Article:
In November, contractors raised the first beams on the team offices and locker rooms, and one month later, passers-by watched as cranes began lifting the eight- to nine-story steel superstructure into place.
After delays that twice pushed back the opening date of the San Jose Earthquakes new major league soccer stadium, work is again on track and surging ahead. And people are taking notice.
“The road right next to the stadium, Coleman Avenue, is a busy road,” said Quakes President Dave Kaval. “When you see this steel superstructure coming up out of the ground, you can’t help but stare. We’ve had some people bumping into other cars because they were busy staring at the cranes. I’m sure there are going to be more of those.”
The Quakes have been looking for a site for its own stadium for years, Kaval said. It currently rents from the Santa Claire University where the team plays at the Buck Shaw Stadium.
“We worked with city of San Jose to find a location that really fit the transportation and environmental needs,” he said. “But there are a lot of restrictions in the Bay area in terms of what you can build and where you can build it.”
Then, the team came upon the 74-acre site of defense contractor FMC’s former manufacturing plant. Across the street from the Mineta San Jose International Airport in northern San Jose with easy access to Caltrain and multiple freeways, it seemed a great fit for the soccer team stadium, but it was not, as it turned out, without its challenges.
Construction began in February of 2013 with the demolition of the defense manufacturing plant. The site had been used since the 1940s to build amphibious assault tanks. In the 1950s during the Cold War, the firm started building underground basements for storage of the equipment in case they were bombed. The need for the basements was very short lived, said Kaval. But the contractor kept the basements and used for them storage. That’s where stadium builders ran into trouble.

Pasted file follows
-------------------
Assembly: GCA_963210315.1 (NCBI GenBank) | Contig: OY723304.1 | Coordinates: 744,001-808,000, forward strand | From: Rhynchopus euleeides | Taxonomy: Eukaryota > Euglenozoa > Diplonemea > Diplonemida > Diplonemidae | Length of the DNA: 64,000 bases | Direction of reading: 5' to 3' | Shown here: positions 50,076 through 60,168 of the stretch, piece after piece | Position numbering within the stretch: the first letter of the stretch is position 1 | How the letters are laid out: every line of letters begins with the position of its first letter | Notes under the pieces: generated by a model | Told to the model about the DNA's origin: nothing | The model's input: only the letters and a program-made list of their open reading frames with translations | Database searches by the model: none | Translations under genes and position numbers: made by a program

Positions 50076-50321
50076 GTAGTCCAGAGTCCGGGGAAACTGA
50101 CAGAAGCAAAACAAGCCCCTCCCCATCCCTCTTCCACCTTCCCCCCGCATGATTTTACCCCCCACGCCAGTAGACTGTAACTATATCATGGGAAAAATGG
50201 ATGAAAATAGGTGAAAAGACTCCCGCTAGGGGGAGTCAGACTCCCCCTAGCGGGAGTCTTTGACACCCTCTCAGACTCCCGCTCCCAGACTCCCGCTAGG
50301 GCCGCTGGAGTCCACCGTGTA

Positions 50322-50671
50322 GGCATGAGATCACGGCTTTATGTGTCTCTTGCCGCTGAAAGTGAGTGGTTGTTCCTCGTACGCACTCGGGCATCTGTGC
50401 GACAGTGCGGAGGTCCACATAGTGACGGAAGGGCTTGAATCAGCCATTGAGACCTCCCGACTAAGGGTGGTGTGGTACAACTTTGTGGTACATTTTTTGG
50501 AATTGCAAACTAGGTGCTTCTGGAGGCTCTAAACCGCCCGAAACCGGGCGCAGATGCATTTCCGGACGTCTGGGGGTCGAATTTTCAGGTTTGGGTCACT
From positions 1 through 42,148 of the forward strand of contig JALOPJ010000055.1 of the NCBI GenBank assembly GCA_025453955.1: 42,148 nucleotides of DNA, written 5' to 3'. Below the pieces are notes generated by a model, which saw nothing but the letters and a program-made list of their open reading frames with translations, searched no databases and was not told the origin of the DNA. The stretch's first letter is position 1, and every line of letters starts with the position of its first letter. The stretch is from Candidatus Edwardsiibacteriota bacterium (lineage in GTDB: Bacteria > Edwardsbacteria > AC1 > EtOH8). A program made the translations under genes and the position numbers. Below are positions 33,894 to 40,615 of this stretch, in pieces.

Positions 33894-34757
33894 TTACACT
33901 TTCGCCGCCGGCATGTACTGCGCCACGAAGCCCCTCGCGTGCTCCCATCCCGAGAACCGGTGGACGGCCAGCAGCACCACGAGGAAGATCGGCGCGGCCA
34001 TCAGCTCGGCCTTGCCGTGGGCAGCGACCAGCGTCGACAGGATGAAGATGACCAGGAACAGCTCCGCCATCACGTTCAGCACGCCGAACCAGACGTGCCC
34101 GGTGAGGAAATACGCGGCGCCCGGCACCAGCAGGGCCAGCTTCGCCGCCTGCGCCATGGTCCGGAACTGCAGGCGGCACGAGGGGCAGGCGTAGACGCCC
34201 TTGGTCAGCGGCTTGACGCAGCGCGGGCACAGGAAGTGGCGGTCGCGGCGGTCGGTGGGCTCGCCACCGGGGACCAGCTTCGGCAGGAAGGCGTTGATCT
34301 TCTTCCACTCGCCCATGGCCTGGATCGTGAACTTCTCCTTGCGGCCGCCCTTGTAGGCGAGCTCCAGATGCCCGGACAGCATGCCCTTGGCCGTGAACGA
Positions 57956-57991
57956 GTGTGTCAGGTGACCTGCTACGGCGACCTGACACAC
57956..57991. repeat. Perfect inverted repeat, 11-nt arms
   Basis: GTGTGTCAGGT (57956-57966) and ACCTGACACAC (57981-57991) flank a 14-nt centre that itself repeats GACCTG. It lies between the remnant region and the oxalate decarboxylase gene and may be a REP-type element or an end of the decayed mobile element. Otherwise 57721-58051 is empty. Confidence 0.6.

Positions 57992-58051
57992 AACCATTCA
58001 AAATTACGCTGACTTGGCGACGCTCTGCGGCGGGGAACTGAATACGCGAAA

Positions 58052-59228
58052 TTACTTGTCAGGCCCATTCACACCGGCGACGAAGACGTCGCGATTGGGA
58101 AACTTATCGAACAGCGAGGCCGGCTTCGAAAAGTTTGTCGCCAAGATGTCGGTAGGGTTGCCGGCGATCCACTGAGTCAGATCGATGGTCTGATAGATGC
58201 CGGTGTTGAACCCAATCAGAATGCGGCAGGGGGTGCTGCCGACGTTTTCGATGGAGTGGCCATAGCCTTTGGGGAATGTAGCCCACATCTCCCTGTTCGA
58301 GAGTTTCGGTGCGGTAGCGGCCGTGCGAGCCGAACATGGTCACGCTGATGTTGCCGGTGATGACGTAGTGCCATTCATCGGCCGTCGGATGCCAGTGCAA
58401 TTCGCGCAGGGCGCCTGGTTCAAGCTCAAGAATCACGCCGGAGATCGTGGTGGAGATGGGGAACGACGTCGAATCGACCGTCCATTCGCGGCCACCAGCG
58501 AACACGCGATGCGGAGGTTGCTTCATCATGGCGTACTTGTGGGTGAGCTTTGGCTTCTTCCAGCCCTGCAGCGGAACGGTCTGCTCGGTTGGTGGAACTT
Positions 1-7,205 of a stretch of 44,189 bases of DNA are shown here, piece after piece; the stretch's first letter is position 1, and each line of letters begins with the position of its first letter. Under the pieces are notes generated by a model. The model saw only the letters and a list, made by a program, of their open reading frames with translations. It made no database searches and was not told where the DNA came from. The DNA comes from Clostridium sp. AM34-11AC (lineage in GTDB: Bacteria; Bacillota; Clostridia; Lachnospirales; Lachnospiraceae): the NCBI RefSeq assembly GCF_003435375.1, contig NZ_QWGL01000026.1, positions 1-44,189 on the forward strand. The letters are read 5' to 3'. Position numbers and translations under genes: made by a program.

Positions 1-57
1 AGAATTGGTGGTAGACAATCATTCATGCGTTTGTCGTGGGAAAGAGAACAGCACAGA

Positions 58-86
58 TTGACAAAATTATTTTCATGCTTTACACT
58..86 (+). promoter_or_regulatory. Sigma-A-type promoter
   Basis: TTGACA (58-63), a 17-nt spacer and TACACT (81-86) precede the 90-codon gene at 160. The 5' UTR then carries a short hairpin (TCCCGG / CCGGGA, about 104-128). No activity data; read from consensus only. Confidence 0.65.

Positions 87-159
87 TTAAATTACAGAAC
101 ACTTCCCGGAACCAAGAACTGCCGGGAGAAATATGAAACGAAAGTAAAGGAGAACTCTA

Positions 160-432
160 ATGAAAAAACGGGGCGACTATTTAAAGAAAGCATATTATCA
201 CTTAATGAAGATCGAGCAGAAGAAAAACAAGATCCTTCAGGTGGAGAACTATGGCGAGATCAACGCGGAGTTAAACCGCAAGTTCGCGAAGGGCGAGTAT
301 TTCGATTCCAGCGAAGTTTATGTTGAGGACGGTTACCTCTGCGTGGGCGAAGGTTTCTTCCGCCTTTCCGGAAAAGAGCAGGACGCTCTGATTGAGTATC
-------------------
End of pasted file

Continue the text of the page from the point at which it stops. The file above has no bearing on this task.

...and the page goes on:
“Because of the water table, it’s very rare to have basements in California,” Kaval said. “When we dug down, there was a very high water table. We dug out all these vaults and they filled with water. We had to work with soils engineers to fill in the space without impacting the foundation of the new stadium. Sometimes these basements were like two stories deep. You’d start digging down with excavators and you’d keep going. Whenever they hit one they’d be like ’Oh it’s an iceberg,’ because they had no idea how long it was going to go on.”
The crews can laugh about it now, said Kaval. “But at the time it was concerning.”
Frustrating as it was, the perseverance paid off. In November, contractors raised the first beams on the team offices and locker rooms, and one month later, passers-by watched as cranes began lifting the eight- to nine-story steel superstructure into place.
The stadium structure itself also poses some challenges in its shape and scope.
“The steel superstructure is kind of complex and demanding shape because it is holding up the roof,” Kaval said. “It’s a very unique style because of the way the roof has to be supported. It has to be suspended and there can be no poles to block the views. It creates an interesting architectural look that is also functional because it holds up the cantilevered roof.”
The 18,000-seat stadium is set to be completed in late 2014, with the season opening game to be played there in 2015. The new stadium comes with a $60 million construction budget, all of it privately financed. It will feature 576 Club seats at field level and 12 Field Suites.
“At the current stadium, people like how close they are to the field,” Kaval said. “These are kind of like NBA floor seats. It’s a unique arrangement.”
The open air horseshoe-shaped stadium with a natural grass playing surface will offer views of the Fremont Hills and beneath the scoreboard, the largest exterior bar — 115 ft. (35 m) long — in the U.S. The European-design roof will cover all the stands, retaining sound and building atmosphere.
The plans also call for the primarily steel stadium to meet the criteria to earn LEEDS Silver Certification. Ninety-percent of the steel is recycled.
“The environmental impact of our building has been key,” Kaval said. “It’s critical to the ownership, the philosophy of club and as a member of the community. We don’t know of any other stadium Silver LEEDS certified. We’re very proud of that.”